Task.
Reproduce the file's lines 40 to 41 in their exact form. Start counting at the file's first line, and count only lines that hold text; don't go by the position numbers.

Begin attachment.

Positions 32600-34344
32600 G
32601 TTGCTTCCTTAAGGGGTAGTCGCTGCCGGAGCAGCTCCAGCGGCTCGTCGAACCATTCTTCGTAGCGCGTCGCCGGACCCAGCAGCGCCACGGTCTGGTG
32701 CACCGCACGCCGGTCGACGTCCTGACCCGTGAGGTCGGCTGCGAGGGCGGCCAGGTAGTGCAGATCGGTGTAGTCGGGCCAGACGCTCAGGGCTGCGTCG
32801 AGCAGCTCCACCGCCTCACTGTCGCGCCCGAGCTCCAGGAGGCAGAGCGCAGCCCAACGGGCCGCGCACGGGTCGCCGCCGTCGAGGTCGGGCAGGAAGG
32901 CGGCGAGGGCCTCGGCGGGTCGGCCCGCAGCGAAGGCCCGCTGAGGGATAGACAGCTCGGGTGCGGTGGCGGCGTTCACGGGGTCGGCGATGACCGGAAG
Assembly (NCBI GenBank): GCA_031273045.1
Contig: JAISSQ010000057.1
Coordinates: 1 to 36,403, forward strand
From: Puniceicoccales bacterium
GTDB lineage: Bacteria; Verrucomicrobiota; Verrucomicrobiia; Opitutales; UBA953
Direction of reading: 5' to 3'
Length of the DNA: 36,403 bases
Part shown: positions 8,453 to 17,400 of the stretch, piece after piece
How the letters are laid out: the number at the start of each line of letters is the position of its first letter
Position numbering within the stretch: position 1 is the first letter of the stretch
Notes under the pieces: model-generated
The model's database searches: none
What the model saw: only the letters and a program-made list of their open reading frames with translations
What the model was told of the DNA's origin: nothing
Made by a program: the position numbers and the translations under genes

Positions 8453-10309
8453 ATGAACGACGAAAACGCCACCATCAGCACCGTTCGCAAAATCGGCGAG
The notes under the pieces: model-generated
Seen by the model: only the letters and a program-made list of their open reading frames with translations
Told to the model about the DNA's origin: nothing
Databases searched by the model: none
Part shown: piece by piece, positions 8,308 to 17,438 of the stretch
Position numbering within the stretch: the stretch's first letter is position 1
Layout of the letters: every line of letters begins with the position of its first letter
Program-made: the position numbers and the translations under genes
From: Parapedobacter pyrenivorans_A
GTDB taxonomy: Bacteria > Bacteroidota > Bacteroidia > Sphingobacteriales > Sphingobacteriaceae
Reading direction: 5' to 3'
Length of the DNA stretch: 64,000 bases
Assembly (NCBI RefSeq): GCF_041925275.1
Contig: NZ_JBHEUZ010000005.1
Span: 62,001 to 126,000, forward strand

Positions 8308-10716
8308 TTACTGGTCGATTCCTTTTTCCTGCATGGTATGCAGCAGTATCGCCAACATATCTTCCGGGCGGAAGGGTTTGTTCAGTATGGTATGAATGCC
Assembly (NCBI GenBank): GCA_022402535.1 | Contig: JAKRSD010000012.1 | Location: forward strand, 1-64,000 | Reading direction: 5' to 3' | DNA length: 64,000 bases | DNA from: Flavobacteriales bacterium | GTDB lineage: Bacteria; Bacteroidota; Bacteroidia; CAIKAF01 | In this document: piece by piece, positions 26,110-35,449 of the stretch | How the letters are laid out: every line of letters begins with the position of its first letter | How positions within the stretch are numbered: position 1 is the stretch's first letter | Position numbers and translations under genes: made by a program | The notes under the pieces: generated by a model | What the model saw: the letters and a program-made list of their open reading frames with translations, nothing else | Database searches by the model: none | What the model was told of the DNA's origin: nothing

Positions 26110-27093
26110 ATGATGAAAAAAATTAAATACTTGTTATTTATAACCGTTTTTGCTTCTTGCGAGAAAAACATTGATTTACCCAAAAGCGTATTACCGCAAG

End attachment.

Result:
8308 TTACTGGTCGATTCCTTTTTCCTGCATGGTATGCAGCAGTATCGCCAACATATCTTCCGGGCGGAAGGGTTTGTTCAGTATGGTATGAATGCC
Assembly (NCBI GenBank): GCA_022402535.1 | Contig: JAKRSD010000012.1 | Location: forward strand, 1-64,000 | Reading direction: 5' to 3' | DNA length: 64,000 bases | DNA from: Flavobacteriales bacterium | GTDB lineage: Bacteria; Bacteroidota; Bacteroidia; CAIKAF01 | In this document: piece by piece, positions 26,110-35,449 of the stretch | How the letters are laid out: every line of letters begins with the position of its first letter | How positions within the stretch are numbered: position 1 is the stretch's first letter | Position numbers and translations under genes: made by a program | The notes under the pieces: generated by a model | What the model saw: the letters and a program-made list of their open reading frames with translations, nothing else | Database searches by the model: none | What the model was told of the DNA's origin: nothing